Chiang Ching-kuo died in 1988. Chiang's successor,

President Lee Teng-hui, continued to hand more government authority over to Taiwanese born citizens. He also began to democratize the government. Taiwan underwent a process of localization, under Lee. In this localization process, local culture and history was promoted over a pan-

China viewpoint.

In the first full election in many decades, the governing Kuomintang in Dec. 1991 won 71% of the vote, affirming the island's opposition to reunification with China. In Feb. 1993 the president, himself a native Taiwanese, nominated Lien Chan, another native, to be prime minister, marking a further generational shift away from the mainland exiles. In the island's first free presidential election in 1996, voters defied mainland intimidation and gave 54% of the vote to incumbent president Lee Teng-hui.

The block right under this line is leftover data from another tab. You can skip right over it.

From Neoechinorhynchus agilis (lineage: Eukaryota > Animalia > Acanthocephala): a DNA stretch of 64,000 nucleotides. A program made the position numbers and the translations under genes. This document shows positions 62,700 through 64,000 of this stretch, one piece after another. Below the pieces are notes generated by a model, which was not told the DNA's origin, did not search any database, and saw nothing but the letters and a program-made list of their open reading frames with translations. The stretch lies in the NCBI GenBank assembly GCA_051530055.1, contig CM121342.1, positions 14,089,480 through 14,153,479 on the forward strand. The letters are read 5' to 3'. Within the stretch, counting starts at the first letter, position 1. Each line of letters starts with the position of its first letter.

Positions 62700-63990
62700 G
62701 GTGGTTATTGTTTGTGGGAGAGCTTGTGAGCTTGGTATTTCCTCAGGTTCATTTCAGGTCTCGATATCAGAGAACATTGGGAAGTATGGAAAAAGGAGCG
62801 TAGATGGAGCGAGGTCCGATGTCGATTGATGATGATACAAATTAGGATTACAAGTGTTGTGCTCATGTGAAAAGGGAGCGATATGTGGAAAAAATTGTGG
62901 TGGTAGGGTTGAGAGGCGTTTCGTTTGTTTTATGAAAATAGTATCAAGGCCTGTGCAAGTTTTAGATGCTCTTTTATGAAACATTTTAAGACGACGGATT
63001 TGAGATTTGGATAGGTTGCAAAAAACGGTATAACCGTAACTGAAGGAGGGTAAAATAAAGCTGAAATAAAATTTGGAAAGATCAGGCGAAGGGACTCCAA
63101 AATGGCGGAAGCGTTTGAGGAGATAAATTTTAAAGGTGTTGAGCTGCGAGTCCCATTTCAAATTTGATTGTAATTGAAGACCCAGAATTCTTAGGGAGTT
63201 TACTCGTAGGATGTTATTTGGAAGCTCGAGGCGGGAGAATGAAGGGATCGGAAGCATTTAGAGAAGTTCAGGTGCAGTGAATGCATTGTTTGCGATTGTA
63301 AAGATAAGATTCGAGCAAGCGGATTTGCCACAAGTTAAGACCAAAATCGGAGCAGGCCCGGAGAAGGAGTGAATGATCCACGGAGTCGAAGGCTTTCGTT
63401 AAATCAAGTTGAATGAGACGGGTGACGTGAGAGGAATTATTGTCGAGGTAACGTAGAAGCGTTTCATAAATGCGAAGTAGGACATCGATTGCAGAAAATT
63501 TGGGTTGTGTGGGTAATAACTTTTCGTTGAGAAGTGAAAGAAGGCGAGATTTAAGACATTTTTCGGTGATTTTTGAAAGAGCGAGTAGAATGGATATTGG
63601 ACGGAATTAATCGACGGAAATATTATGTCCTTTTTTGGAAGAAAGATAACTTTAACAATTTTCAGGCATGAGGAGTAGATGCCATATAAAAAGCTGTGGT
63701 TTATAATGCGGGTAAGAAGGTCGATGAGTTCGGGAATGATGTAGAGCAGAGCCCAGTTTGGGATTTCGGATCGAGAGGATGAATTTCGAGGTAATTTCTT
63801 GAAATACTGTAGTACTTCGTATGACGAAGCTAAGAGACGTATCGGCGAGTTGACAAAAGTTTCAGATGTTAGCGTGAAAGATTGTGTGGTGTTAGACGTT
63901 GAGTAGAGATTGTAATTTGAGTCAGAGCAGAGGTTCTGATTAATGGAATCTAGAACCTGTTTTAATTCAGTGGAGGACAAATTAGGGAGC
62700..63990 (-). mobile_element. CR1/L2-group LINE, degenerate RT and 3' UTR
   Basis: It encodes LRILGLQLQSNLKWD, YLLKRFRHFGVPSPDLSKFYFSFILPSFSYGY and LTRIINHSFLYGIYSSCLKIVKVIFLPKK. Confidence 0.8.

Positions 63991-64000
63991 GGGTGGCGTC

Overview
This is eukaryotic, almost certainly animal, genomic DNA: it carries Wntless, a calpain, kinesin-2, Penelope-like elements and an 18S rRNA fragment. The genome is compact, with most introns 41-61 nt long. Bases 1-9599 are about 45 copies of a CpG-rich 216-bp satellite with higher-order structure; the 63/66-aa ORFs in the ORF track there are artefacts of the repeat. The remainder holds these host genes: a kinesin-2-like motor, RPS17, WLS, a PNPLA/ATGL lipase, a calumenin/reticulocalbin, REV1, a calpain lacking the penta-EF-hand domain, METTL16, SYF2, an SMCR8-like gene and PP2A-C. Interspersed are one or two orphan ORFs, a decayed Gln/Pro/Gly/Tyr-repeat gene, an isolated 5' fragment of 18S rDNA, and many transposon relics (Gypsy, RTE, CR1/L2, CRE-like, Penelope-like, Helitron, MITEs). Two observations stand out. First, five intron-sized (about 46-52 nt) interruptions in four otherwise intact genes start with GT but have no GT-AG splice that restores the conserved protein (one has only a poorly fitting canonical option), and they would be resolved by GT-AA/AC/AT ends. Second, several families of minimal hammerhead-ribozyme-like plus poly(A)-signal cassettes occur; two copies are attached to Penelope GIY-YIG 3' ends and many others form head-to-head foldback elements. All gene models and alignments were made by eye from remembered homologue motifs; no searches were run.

The 1996 election prompted the PRC to conduct a series of missile tests in the Taiwan Strait to intimidate the Taiwanese electorate so that electorates would vote for other pro-unification candidates, Chen Li-an and Lin Yang-kang. The aggressive tactic prompted U.S. President Clinton to invoke the Taiwan Relations Act (1979) and dispatch two aircraft carrier battle groups into the region off

Taiwan's southern coast to monitor the situation, and

PRC's missile tests were forced to end earlier than planned. This incident is known as the 1996 Taiwan

Straits Crisis.

In 1998, Taiwan renewed its push for a separate UN seat—its sixth attempt in recent years. The move has been blocked each time by the Beijing government.

President Lee Teng-hui angered mainland China by announcing in July 1999 that he was abandoning the long-standing “One China” policy that had kept the peace between the small island and its powerful neighbor and that he would from then on deal with